The Ukrainian website galinfo.com.ua published a human interest story by Serhii Kraivanovych on September 1, 2014 about the life and death of Andrii Snitko. The 18-year-old member of the Azov Battalion was killed in battle on August 20, 2014 and was buried on Ukrainian Independence Day.
Our Lord granted him 18 years of life, though none of them were easy. At the age of 11 he became an orphan. He died before he could experience very much of life, such as marriage, though he did love his country above all else. He sacrificed his life for her, dying heroically at war against the Russian occupation of the Donetsk oblast city of Ilovaisk.
Andrii Snitko was born in the village of Horaimivk, Manevitskyi raion, and was raised by his mother, who was a single parent. When Andrii was 11 years old, at the end of grade 4, his mother became mysteriously ill, went into a coma….and died.
The boy was adopted by Raisa Halyk, whose own life wasn’t easy. Her own married life did not last long. Together with her husband, she raised two children, but he died when the oldest daughter had only just begun school. Raisa remarried, and two more children were born. Tragically, he suddenly died. She poured her grief into caring for her 4 children….As soon as she heard about the orphan Andrii from Horaimivk, she immediately took him into her family.
Natalia Shorokhod, the director of children’s services for the Manevytskyi raion administration, explains that Raisa Halyk treated all her children equally, including her adopted child. All of them were loved and cared for, accepted and given the necessities of life. So it was that Andrii Snitko had a family in which to graduate from school and then enroll at the Lesia Ukrainka East European National University. He studied physical education and health.
He was a full time student for only a few brief months. That’s when the Euromaidan consumed all his attention. He spent all his time in Kyiv, where he became immersed in patriotic ideals. He met like-minded friends and new colleagues, one being Serhii, a fellow orphan. They became like brothers. They were inseparable during the Maidan. Later, in May they presented themselves at the recruitment centre in Kyiv for the special militia battalion, Azov.
Andrii took the nom de guerre, Khoma. There would be three friends in the same sub unit who would be together in the fighting to liberate Mariupol and other towns of Pryazovia. Khoma proved himself a fearless soldier, leading the way into battle. Throughout this time he retained a carefree temperament.
After these battles were completed, several natives of Volyn who fought with Azov returned home. Andrii and Serhii likewise made similar plans. They were going to return to university and arrange for their second year course of studies. All necessary permissions had been received from his commander, until he heard about preparations for a combat operation against the entrenched terrorists at a city called Ilovaisk. All he said was “I need to be with my men. Once we liberate the city, then I’ll go home.”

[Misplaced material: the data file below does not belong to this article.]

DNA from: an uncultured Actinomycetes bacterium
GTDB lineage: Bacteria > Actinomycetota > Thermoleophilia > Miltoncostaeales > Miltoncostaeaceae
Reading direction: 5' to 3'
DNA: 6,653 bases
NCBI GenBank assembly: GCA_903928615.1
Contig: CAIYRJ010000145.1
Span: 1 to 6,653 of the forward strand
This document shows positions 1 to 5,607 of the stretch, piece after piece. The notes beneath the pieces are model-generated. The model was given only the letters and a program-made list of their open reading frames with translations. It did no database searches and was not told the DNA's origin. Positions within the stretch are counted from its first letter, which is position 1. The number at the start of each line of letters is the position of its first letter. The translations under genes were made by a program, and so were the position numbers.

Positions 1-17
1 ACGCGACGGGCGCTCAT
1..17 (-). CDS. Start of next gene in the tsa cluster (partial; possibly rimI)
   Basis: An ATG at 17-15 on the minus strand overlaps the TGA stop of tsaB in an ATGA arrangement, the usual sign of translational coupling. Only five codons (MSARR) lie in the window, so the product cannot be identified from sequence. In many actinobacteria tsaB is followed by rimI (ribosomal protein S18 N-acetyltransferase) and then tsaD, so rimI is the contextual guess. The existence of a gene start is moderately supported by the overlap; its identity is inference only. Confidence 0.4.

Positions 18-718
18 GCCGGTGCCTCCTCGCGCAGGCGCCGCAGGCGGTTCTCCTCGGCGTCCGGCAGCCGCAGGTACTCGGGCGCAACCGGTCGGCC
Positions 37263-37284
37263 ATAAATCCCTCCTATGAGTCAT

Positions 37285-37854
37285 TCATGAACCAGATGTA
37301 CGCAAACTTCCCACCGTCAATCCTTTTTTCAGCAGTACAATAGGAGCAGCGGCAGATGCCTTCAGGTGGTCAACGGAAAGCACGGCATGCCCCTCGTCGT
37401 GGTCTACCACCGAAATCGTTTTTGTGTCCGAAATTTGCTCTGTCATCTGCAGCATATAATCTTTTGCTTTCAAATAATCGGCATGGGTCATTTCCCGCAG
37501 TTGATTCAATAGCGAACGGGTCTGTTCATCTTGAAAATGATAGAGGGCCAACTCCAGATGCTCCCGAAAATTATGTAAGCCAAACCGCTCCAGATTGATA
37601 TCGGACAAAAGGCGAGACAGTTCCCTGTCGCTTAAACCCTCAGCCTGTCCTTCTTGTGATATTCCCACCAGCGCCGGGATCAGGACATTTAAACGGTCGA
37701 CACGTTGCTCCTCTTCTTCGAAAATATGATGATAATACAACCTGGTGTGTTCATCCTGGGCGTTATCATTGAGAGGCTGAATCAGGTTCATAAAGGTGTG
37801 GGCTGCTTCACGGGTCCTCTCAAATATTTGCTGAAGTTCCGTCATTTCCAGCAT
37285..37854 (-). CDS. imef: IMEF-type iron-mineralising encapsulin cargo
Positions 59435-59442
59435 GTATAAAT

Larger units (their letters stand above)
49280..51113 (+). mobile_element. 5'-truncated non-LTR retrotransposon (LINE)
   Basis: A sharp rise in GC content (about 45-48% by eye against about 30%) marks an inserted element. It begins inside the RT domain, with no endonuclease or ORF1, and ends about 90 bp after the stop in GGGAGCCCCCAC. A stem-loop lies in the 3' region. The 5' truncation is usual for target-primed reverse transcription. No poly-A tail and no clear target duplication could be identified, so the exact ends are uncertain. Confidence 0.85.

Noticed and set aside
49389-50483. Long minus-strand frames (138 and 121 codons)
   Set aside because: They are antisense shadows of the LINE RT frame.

This final and fateful battle of his life occurred on August 20th. In the preceding days, unsuccessful attempts were made to liberate Ilovaisk, at the cost of several casualties.
The section of Azov that included Andrii were given orders to secure a certain objective. Ten soldiers were divided into three groups, with 18-year-old Khoma in command of the lead group. The three brothers-in-arms, including Serhii, under the name Sokrat, cleared one particular building, returned outside, and continued down the street. They walked into an ambush.
Grenades were thrown at them, one of which fell exactly among them. Andrii suddenly dropped down, covering it with his chest. An explosion followed. The commander of the entire section, Tantsor, recalls the efforts made under fire by the individuals of Azov to retrieve this wounded hero and get him to safety. It was too late. He died saving two fellow soldiers from death. One of them sustained wounds to his hand, while the other, this time it was Serhii, in the foot.
On August 23rd, in Lutsk, in the Holy Trinity Cathedral, the funeral prayers were held for 18-year-old Andrii Snitko. His body had been safely retrieved by his brothers in arms, including Serhii. Notwithstanding the solid discipline of Azov, (at which it is taught not to fear death but rather to accept it as the greatest measure of love for Ukraine), the young man couldn’t contain his emotions. The same was true for the commander and Khoma’s senior officers.
Andrii’s adoptive mother had a hard time at the funeral, nearly fainting and needing help. The soldiers of Azov told her what Andrii was like in battle, and they vowed to avenge his death. They recited for her the 10 commandments of the Ukrainian nationalist that he also had learned. The sorrowful ceremony was conducted with a closed casket because the deadly grenade, thrown from the hand of a Russian aggressor, mangled the body of this young son of Volyn.
After the conclusion of the funeral, his earthly remains were transferred to Manevych, his last home. Significantly, he was buried with full honours on Independence Day, for which he lay down his life….”
Translated by Jeffrey Stephaniuk